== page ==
Cryptococcosis, a systemic disease caused by the fungus Cryptococcus neoformans/ Cryptococcus gattii is more severe in immunocompromised individuals. This study aimed to analyze the epidemiology of the disease, the molecular characteristics and the antifungal susceptibility of C. neoformans isolated from patients treated in a Brazilian university hospital. This retrospective study was conducted in the Clinical Hospital, Federal University of Uberlândia, and evaluated cases of cryptococcosis and strains of C. neoformans isolated from 2004 to 2013. We evaluated 41 patients, 85% of whom were diagnosed with AIDS. The fungus was isolated from the cerebrospinal fluid (CSF) of 21 patients (51%); 19.5% had fungemia and in 24% the agent was isolated from the CSF and blood, concurrently. Meningoencephalitis was the most frequent (75%) manifestation of infection. Despite adequate treatment, the mortality of the disease was 58.5%. Most isolates (97.5%) presented the VNI genotype (serotype A, var. grubii) and one isolate was genotyped as C. gattii (VGI); all the isolates were determined as mating type MATa and showed susceptibility to the tested antifungals (fluconazole, voriconazole, amphotericin B and 5-flucytosine). Although AIDS detection rates remain stable, opportunistic infections such as cryptococcosis remain as major causes of morbidity and mortality in these patients.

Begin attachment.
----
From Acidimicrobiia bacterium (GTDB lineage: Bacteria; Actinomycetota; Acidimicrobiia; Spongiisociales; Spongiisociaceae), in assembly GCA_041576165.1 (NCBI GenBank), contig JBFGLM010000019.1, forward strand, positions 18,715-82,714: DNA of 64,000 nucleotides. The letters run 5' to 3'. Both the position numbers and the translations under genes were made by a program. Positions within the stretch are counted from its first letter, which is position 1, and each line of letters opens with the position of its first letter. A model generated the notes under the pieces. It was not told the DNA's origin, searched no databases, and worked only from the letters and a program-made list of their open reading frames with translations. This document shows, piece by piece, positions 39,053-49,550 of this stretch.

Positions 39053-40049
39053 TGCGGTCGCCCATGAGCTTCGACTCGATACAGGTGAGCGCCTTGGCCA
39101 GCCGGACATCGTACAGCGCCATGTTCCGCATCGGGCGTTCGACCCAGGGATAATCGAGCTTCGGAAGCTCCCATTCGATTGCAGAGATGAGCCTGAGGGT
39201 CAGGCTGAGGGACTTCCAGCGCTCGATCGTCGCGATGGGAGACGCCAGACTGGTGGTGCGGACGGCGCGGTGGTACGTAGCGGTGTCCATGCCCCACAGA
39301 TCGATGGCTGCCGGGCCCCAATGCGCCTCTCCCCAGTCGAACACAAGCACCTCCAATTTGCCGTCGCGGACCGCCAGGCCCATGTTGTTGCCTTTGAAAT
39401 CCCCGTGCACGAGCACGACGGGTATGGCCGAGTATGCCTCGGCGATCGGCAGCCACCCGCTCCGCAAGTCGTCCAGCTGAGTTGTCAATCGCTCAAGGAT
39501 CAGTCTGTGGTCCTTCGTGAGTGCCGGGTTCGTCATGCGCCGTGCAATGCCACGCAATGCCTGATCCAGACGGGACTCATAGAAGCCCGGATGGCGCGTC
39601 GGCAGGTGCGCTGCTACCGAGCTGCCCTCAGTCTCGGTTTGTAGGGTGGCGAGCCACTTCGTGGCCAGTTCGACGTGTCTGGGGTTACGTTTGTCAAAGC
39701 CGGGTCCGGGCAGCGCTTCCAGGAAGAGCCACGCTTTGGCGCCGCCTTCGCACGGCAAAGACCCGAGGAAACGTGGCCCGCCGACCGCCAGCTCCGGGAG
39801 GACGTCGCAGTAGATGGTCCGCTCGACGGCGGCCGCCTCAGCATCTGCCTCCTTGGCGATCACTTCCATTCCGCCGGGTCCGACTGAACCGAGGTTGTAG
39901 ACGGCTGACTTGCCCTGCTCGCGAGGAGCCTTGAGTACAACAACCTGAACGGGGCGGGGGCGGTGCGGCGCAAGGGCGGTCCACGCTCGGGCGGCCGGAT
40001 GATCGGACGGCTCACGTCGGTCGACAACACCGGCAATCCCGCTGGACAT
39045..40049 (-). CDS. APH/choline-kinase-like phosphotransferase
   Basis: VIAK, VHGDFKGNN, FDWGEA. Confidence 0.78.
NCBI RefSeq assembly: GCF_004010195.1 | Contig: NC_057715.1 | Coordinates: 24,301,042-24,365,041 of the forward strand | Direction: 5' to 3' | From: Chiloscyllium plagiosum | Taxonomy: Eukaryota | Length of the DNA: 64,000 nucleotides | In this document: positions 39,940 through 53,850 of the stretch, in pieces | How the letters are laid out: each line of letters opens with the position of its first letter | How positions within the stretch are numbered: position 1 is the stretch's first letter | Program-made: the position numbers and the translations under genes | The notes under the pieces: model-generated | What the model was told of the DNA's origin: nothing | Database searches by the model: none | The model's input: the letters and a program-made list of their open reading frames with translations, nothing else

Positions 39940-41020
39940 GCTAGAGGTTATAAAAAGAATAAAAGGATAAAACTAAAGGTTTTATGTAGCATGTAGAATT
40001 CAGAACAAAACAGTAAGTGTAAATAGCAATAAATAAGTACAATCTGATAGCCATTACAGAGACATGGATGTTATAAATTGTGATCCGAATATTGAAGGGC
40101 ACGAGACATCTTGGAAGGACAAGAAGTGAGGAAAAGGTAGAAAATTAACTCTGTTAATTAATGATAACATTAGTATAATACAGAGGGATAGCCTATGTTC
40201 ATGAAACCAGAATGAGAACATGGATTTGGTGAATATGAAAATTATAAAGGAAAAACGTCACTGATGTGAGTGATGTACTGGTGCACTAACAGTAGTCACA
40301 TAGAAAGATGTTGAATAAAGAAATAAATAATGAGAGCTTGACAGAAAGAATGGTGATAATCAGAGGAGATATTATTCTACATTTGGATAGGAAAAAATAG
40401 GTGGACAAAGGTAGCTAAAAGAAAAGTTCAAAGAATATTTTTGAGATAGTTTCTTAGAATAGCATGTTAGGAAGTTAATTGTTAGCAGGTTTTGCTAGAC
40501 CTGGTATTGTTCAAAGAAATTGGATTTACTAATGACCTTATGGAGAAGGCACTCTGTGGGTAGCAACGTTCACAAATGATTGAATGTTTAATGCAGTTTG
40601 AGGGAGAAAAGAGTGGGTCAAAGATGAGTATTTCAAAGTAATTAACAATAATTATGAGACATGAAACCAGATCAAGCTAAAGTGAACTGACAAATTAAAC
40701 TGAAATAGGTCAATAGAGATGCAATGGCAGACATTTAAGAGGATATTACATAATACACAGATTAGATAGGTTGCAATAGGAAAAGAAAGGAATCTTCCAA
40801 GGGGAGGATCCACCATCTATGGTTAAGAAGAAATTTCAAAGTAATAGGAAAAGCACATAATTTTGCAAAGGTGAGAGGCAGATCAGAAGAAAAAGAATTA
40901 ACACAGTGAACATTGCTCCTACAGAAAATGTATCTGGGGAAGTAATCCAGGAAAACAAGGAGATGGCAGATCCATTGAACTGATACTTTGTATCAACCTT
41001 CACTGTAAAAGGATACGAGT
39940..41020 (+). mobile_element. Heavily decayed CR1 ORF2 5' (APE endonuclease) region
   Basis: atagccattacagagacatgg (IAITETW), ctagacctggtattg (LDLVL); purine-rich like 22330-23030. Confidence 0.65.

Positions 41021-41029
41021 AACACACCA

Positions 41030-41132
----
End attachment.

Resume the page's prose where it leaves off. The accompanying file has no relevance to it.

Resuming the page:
The role of other non-perfringens Clostridium species in endophthalmitis infections has not been analyzed. We describe a case of non-perfringens Clostridium endophthalmitis and review prior cases in the literature. Fulminant clinical presentations and poor visual outcomes are the rule, but a combined aggressive medical and surgical approach may conserve vision.
Ninety-six patients with cryptococcosis confirmed by clinical and laboratorial diagnosis were assessed in a prospective study in a University Hospital from March 1998 to November 2003; of these, 81.3% were HIV seropositive patients. Cryptococcus neoformans was isolated from different samples, of which the cerebrospinal fluid 74 (77%) was the most frequent. C. neoformans var neoformans was isolated in 89 cases, where as C. neoformans var gattii was isolated in 7. Cryptococcal meningoencephalitis was detected in 56.3% cases. It was the most frequent unique clinical manifestation and the fungus was detected in the bloodstream in 13.5% of the patients. Among the risk factors, AIDS (81.3%) was the most frequently associated with mycosis. Direct examination carried out on 121 samples revealed the microorganism in 98.3% of them, while the culture was positive for all samples. Most of the patients (59.4%) were treated with amphotericin B or with triazoles, however 72.9% of them ended in death, in particular those patients with positive tests for the HIV (62.5%). Nowadays, cryptococcosis has been frequently diagnosed in our region and represents one of the opportunistic diseases with the highest morbidity and mortality rates in patients with AIDS.